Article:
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High noon at the Herald

If Purcell sells off the suburbs, what will happen to his big-city tab?  
By MARK JURKOWITZ  |  March 30, 2006

SUBURBAN SELLOFF: Herald Media boss Pat Purcell could sell off the CNC papers.

Pat Purcell’s speech last Friday at a UMass Boston conference on ethnic media was auspiciously timed. That very morning, Steve Bailey’s Globe business column reported on heated speculation that Purcell was “close to a deal” to break up his Herald Media empire by selling the suburban-based Community Newspaper Company (CNC), which he bought just five years ago.

Warily eyeing reporters in the audience, Purcell began by declaring, “I can tell you in advance: there will be no news.” And then, seeming a bit distracted and rushed, he delivered a speech that touched on the problems in his business.

“We have to change,” he said. “We’re being ruthlessly efficient behind the curtain. Anywhere we can save a buck, we have to do it.... It’s not a pretty picture for Metro dailies. We are faced with challenges like never before.”

Afterward, during a question-and-answer period, Purcell was confronted by one of his own CNC journalists worried about the future of the operation.

“Is there any way to keep this commitment to local?” she asked.

“I think we’ve done a reasonably good job of serving the local community,” he responded. “This is the hand we were dealt.”

These days, Purcell may not have the winning cards. Ever since the October announcement that he was looking to recapitalize and “explore new strategic opportunities,” it’s been widely known that Herald Media — which includes the flagship Boston tabloid, four other dailies, and more than 100 weeklies, shoppers, and specialty publications — has been in play. (In any scenario, it’s worth noting that four of Purcell’s children and one son-in-law work in the business.)

The rumors have been all over the place. Purcell will re-load with new investors. Or maybe he will cash out to another newspaper operator. He will sell as one package the Herald, which has had serious financial struggles, and CNC, which is thought to be profitable and attractive. Or perhaps he’ll have to split them up. The gossiped-about suitors have ranged from unnamed equity firms to the well-known Denver-based newspaper mogul William Dean Singleton.

Bailey’s reporting — that a buyer might spend about $400 million to grab the CNC chain in a package with the Quincy Patriot Ledger and the Brockton Enterprise while Purcell hangs on to the Herald — came amid feverish rumors of an announcement.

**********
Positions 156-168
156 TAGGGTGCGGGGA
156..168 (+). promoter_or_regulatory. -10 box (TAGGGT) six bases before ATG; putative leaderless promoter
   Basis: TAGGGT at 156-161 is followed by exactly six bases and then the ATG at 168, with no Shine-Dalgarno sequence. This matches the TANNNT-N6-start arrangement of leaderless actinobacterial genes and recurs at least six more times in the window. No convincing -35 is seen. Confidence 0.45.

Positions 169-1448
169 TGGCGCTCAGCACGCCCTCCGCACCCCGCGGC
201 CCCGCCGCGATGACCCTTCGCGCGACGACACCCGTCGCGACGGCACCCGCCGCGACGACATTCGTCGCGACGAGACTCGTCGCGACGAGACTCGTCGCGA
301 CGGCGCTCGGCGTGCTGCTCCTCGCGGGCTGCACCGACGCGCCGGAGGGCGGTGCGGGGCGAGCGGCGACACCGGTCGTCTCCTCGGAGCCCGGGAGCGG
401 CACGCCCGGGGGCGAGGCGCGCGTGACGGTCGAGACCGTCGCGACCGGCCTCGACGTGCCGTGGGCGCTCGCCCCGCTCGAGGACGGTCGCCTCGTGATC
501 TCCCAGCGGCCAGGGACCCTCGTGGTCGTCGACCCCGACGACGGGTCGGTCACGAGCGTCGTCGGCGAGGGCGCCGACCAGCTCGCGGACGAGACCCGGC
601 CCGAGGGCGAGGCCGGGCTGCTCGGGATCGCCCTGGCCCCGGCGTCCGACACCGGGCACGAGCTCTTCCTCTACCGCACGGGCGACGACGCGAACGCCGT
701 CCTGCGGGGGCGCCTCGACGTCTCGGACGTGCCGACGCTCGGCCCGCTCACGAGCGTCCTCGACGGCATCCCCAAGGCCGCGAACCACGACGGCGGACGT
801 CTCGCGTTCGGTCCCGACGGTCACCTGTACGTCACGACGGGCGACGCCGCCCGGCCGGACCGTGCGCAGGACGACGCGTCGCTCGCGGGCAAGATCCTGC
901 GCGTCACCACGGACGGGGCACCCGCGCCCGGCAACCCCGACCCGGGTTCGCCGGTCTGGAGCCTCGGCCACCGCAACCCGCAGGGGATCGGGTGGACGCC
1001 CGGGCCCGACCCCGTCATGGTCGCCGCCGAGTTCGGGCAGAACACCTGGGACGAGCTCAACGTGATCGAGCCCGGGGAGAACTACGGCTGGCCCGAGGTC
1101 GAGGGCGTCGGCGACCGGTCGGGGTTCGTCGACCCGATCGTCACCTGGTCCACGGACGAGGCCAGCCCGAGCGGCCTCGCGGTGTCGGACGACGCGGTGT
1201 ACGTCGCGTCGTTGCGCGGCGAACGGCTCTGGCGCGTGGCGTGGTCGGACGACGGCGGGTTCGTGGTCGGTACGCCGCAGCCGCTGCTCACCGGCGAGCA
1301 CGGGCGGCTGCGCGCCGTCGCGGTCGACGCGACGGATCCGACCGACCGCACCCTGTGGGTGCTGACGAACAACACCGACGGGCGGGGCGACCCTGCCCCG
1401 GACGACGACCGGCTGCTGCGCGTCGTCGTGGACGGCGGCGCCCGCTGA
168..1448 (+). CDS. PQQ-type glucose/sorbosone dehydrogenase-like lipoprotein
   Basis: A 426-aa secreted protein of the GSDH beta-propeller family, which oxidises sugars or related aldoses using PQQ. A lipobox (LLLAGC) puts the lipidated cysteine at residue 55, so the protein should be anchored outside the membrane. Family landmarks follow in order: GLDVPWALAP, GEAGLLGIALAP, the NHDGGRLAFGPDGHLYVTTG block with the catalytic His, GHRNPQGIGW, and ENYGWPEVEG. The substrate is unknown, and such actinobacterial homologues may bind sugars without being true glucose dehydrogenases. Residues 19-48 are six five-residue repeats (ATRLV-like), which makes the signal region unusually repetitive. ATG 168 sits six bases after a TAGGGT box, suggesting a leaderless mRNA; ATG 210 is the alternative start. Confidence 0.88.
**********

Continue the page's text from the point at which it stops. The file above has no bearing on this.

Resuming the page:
Notoriously close-mouthed, Purcell poured tepid water on that idea last Friday when asked if he would soon have major news.

“Probably not,” he said tersely.

But that does little to allay the concerns of a city wondering how much longer it will remain a two-newspaper town or to calm the nerves of jittery Herald Media employees.

Acknowledging that a new rumor about the company’s future crops up practically every day, one Herald staffer admits that “it’s impossible to say now which theory has more weight. I think things are really in limbo now.”

A mom-and-pop shop
“Our purchase of Community Newspapers in 2001 was a kind of swimming-against-the-tide move,” Purcell said on Friday. When he bought CNC from Fidelity Investments in a deal reported at around $150 million, Purcell was following the advice of his mentor, Rupert Murdoch: “You grow or you die.”

Having purchased the Herald from Murdoch in 1994, Purcell had been pushing hard to consummate a CNC deal since 1998, and he even mapped out a scenario to buy not only Fidelity’s operation but also the Ledger and Enterprise when they came on the market. That didn’t happen. But in 2002, Purcell made an effort to buy the Salem, Gloucester, and Newburyport dailies, which were snatched up by the Eagle-Tribune Co. He was a player.

But he has also had his hands full with CNC, an unwieldy Frankenstein’s monster of a newspaper chain that had been assembled in the ’90s by Fidelity under the direction of a mild-mannered venture capitalist named Bill Elfers.

Under Fidelity, CNC had its share of growing pains, including a corporate culture unfamiliar with the newspaper business and a revolving door of executives who tried and failed to turn its fortunes around.

By the mid ’90s, Fidelity had already invested about $100 million and CNC was still leaking red ink. (It is believed that CNC did turn a profit in its last few Fidelity years, particularly after significant job cuts.)

Then there’s the daunting task of being a good community-journalism steward. Papers like the Globe and the Herald may dominate the regional-media landscape. But many people have a more intimate and often more intense attachment to their local weekly.

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  Topics: Media -- Dont Quote Me , Pat Purcell , Pat Purcell , Steve Bailey ,  More more >
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